The scale is what makes visiting wildflower areas so astounding. A patch of poppies a couple of feet across is impressive. But extend this to several full hillsides or an entire miles-wide valley, and add the breezes animating them, the brilliantly blue sky, the puffy white clouds, and the absolute silence except for the chirping birds and humming bees, and the immersion swallows you up. As Huell Howser would have said, “It’s Amazing!”
Here are photos from some of the day trips we made over the last several weeks to a couple of the sites detailed on the Theodore Payne Foundation Wildflower Hotline, http://theodorepayne.org/education/wildflower-hotline/. Hope you too can enjoy some of them before the hot weather dries them up – higher elevations will hold more blooming delight!
Carrizo Plain National Monument
A three-hour drive from Pasadena, north on I-5 just past the split with route 99, west on route 166 to Maricopa, continuing south on route 166/33, then west on Soda Lake Road for about 30 miles (much of it firm but unpaved and washboard road) to the Guy Goodwin Education Center, which has a garden identifying many of the flowers you’ll see along the route. Another 15 miles takes you to route 58 to loop back to I-5 or continue further west to San Luis Obispo.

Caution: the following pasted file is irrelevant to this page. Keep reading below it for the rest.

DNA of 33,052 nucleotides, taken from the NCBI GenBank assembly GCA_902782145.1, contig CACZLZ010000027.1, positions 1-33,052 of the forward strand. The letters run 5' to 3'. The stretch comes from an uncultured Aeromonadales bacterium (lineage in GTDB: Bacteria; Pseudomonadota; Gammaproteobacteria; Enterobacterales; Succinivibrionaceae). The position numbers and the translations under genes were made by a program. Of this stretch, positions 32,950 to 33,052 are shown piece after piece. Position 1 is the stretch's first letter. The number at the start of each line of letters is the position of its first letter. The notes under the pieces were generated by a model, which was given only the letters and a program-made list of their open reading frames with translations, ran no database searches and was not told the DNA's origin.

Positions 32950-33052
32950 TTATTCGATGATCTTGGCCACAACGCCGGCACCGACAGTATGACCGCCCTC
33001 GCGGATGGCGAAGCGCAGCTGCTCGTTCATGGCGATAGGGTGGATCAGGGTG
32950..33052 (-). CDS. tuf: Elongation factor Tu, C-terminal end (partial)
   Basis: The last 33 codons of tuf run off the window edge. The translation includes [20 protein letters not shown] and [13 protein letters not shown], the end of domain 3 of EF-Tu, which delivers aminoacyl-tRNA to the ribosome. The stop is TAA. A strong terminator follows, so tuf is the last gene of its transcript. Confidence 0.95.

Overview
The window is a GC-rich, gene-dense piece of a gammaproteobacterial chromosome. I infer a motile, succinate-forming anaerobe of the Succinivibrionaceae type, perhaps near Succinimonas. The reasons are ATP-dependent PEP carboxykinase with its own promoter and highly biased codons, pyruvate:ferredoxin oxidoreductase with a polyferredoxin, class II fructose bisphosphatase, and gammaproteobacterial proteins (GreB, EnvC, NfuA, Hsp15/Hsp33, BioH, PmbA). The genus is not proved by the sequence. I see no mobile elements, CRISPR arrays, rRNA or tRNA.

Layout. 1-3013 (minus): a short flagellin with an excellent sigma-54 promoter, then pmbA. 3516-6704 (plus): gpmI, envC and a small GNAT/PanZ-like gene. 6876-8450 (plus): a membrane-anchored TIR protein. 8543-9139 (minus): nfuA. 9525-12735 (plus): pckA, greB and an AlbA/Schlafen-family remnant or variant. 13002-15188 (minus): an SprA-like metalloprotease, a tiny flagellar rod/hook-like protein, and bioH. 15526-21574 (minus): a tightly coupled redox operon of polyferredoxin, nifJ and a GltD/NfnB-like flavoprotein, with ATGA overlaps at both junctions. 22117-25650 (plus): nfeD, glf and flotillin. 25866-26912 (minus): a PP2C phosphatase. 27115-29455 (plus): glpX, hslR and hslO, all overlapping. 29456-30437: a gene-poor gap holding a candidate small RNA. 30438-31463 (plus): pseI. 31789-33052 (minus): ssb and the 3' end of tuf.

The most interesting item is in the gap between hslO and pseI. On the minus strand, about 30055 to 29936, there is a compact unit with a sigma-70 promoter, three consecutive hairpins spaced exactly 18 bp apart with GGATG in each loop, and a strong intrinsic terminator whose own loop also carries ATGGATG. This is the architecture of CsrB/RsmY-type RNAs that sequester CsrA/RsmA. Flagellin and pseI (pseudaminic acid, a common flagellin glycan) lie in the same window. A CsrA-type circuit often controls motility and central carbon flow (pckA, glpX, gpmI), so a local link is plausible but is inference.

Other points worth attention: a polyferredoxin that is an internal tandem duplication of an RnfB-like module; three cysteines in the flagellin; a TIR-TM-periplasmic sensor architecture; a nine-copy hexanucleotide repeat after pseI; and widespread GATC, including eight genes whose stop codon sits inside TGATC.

Highway 101 between Carpinteria and Ventura
On our way home the long way round from Carrizo to San Luis Obispo, we came down the coast on route 101 and were amazed to see the entire set of hillsides awash in brilliantly chartreuse mustard grass, with the southernmost hill all in poppies.
Antelope Valley Poppy Reserve
A 1.5-hour drive from Pasadena north on I-5, going east on route 138 just south of Gorman (which had no color yet), and traveling about another about 20 miles to the Preserve. We prefer going in this loop direction, rather than to Lancaster first and then west, for nicer lighting on the colorful hills.
Joshua Tree National Park
A three-hour drive from Pasadena, east on the I-10 freeway past the turnoff to Palm Springs and just before Chiriaco Summit. The exit north is Cottonwood Springs Road, which becomes Pinto Basin Road and then Utah Trail near Twenty-Nine Palms. Most of the blooming ocotillos and other flowers were located at this southern end of the monument, and the chollas about 20 miles up, so we returned back to the I-10 instead of continuing up to Twenty-Nine Palms.
Blooming and Eating Spring